A film within a film, Looking for Oum Kulthum is the plight of an Iranian woman artist/filmmaker living in exile, as she embarks on capturing the life and art of the legendry female singer of the Arab world, Oum Kulthum. Through her difficult journey, not unlike her heroine’s, she has to face the struggles, sacrifices and the price that a woman has to pay if she dares to cross the lines of a conservative male dominated society.


Mitra is an ambitious artist in her forties who embarks on her dream project of making a film about the legendary Egyptian singer and diva Oum Kulthum. Her film explores the struggles, sacrifices and the price of Oum Kulthum’s success as a female artist in a male dominated society. However, having left her family behind for her career and in
her efforts to capture the essence of Oum Kulthum as a myth, a woman and an artist, Mitra’s own struggles blend with those of the singer and she finds herself caught in an emotional and artistic breakdown.


Shirin Neshat is an Iranian-born artist and filmmaker living in New York. Neshat’s early photographic works include the Women of Allah series (1993–1997), which explored the question of gender in relation to Islamic fundamentalism and militancy. Her subsequent video works departed from overtly political content or critique in favor of more poetic imagery and complex human narratives. Neshat continues to explore and experiment with the mediums of photography, video and film. Her most recent bodies of work include the photographic series The Book of Kings (2012), The Home of My Eyes (2015) and the trilogy Dreamers comprised of three video installations: Illusions and Mirrors (2013), Roja (2016), and Sarah (2016).

Neshat has held numerous solo exhibitions at galleries and museums worldwide, including the Museo Correr in Venice, Italy, to coincide with the 2017 Venice Biennale; the Hirshhorn Museum and Sculpture Garden, Washington D.C.; Yarat Art Center, Baku, Azerbaijan; Mathaf: Arab Museum of Modern and Contemporary Art, Doha; National Museum of Modern and Contemporary Art, Seoul; Detroit Institute of the Arts, Detroit, Michigan; Stedelijk Museum, Amsterdam; the Serpentine Gallery, London; Hamburger Bahnhof, Berlin; the Walker Art Center, Minneapolis; and the Musée d’Art Contemporain de Montréal, among others. Neshat has participated in major international group exhibitions, including the 48th Venice Biennale of Art (1999), the Whitney Biennial (2000), Documenta XI (2002) and Prospect.1 New Orleans (2009), Palazzo Grassi-Francoise Pinault Foundation (2012), Museum of Fine Arts, Boston (2013) and LACMA (2015). Neshat was the recipient of the Grand Prix at the Gwangju Biennial (2000), the Golden Lion Award - the First International Prize at the 48th Venice Biennial (1999), the Hiroshima Freedom Prize (2005), the Dorothy and Lillian Gish Prize (2006), and The Crystal Award (2014). Her work is included in the collections of museums and public institutions around the world.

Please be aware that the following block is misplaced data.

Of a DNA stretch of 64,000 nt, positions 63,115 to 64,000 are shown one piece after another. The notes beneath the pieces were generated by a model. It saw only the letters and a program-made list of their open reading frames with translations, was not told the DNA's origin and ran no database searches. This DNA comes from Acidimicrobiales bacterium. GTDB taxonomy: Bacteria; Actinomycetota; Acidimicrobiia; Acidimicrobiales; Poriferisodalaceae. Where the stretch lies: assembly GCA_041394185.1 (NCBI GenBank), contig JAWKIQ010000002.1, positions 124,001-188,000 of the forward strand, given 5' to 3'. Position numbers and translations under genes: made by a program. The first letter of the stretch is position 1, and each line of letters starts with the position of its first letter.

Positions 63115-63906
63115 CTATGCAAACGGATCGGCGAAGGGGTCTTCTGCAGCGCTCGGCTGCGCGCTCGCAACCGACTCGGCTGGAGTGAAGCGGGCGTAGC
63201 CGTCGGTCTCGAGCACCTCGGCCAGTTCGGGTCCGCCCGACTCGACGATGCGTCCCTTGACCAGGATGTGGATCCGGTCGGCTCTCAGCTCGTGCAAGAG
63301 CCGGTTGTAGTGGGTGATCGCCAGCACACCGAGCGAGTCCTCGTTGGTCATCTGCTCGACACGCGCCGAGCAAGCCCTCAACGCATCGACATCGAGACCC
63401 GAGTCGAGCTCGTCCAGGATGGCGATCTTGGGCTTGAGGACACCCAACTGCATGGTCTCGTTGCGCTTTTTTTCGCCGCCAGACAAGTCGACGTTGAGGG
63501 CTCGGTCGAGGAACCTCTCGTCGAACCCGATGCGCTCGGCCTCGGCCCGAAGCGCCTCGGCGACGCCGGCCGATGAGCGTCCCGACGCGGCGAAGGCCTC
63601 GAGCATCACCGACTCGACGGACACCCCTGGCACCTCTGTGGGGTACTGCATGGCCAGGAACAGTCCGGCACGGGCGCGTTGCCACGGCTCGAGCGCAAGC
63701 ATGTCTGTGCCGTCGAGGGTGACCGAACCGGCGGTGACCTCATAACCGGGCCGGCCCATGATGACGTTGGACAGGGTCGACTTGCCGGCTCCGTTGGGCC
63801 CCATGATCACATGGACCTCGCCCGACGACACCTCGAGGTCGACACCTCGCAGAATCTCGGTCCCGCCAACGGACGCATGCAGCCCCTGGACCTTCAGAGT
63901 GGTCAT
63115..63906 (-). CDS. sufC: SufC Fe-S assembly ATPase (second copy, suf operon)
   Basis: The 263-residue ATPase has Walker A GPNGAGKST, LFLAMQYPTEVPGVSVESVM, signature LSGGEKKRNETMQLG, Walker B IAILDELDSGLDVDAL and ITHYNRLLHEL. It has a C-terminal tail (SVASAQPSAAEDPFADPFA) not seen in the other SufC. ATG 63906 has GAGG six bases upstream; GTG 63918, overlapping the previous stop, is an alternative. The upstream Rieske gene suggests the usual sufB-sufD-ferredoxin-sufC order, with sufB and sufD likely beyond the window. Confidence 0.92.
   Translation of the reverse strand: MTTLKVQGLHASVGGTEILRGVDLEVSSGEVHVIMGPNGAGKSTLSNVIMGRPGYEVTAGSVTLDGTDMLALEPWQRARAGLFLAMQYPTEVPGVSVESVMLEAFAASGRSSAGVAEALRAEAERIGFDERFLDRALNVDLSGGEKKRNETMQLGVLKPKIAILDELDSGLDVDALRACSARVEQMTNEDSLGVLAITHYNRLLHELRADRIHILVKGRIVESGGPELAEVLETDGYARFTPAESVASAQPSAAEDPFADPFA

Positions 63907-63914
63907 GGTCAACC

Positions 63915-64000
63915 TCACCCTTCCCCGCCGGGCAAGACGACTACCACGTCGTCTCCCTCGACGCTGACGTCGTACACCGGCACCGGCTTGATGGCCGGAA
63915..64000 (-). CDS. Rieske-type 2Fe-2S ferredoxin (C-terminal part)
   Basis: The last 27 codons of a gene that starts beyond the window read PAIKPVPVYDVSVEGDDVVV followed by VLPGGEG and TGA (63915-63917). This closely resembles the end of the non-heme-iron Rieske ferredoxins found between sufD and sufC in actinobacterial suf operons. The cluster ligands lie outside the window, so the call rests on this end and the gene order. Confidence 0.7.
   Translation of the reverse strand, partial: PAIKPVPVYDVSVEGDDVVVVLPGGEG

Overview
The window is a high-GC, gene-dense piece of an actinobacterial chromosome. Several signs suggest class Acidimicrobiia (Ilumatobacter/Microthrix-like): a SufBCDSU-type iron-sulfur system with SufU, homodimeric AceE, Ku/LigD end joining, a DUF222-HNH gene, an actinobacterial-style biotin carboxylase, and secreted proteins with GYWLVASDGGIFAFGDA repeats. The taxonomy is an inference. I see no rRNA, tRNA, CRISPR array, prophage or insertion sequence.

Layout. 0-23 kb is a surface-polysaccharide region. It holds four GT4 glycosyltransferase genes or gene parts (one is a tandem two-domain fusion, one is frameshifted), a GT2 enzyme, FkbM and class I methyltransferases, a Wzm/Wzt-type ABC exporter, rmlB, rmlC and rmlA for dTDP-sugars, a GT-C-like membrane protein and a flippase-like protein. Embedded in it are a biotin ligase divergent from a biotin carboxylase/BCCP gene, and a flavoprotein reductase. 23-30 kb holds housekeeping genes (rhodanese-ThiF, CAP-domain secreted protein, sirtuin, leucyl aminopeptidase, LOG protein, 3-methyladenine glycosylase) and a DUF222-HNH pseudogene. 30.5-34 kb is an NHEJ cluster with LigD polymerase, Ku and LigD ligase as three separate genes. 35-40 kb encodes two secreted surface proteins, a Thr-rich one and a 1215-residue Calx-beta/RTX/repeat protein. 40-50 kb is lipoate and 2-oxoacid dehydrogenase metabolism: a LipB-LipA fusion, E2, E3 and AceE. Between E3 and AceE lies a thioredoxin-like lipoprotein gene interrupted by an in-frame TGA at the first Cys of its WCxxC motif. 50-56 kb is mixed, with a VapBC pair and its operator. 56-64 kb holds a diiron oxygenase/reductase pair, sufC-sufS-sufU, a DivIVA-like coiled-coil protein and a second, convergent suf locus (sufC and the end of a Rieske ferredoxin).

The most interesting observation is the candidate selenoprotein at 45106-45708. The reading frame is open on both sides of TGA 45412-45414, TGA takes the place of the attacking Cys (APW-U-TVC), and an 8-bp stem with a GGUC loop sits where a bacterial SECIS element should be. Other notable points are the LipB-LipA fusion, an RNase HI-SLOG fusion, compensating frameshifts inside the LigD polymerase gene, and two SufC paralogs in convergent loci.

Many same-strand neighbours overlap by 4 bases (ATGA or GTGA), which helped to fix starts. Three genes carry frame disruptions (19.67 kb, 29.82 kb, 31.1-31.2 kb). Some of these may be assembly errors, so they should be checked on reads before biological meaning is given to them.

In 2009, Neshat directed her first feature-length film, Women Without Men, which received the Silver Lion Award for Best Director at the 66th Venice International Film Festival. She has recently completed her second feature-length film, based on the life and art of the legendary Egyptian singer Oum Kulthum which is expected to be released in 2017. Neshat is represented by Gladstone Gallery, New York and Brussels.


Shoja Azari is an Iranian born filmmaker and visual artist who lives and works in New York. Azari’s feature films, “K,” “Windows,” "Women Without Men,” and “Simple Little Lives” have been screened widely at film festivals around the world. “Women Without Men” Co-Directed with the renowned, filmmaker, visual artist Shirin Neshat, brought the directors the highly prestigious award of the Silver lion (Bets Direction) at the 2009 Venice international film festival.

Azari’s art works are in major collections, including (LACMA) La County Museum or art, (MOCA) Museum of Contemporary Art, Los Angles, (MUSAC) The Museo de Arte Contemporáneo de Castilla y León among others.

Shoja Azari and Shirin Neshat’s recent feature film collaboration “Looking For Oum Kulthum” is now completed and scheduled for release in 2017/2018. “Badria,” Azari's newest feature film shot in Morocco in collaboration with the young filmmaker Rodin Hamidi is now in post production and is slated for release in 2018.



For the past twenty years, as a visual artist and a filmmaker, I have been exploring diverse concepts and narratives in relation to Muslim women. I have been developing my new feature film project based on the art and life of the legendary Egyptian singer Oum Kulthum (1902-1975), whose music and larger-than-life persona

is still in the hearts of millions of Middle Easterners. Similarly to my previous film WOMEN WITHOUT MEN, this film pursues the trajectory of an iconic woman while offering a non-academic look into the history of modern Egypt.

My journey into this project began with research and the collection of images and literature written about Oum Kulthum and Egyptian history. Finally, I decided not to make a historical biopic but to tell a personal story, sharing my own perspectives and challenges as an Iranian woman director attempting to make a film about an iconic Egyptian singer. The current script therefore closely reflects my own obsessions, challenges, and unexpected self-discovery by looking into the destiny of an iconic Middle Eastern female artist, I’m looking at my own experience, and that of other Middle Eastern women who choose to pursue a talent or a professional career. At the core of this film, through the simultaneous exploration of three main female characters, Oum Kulthum, Mitra (the Iranian filmmaker,) and Ghada (the Egyptian actress, who plays the role of Oum Kulthum), the narrative reveals how most Middle Eastern women, living in male dominated societies, face similar predicaments.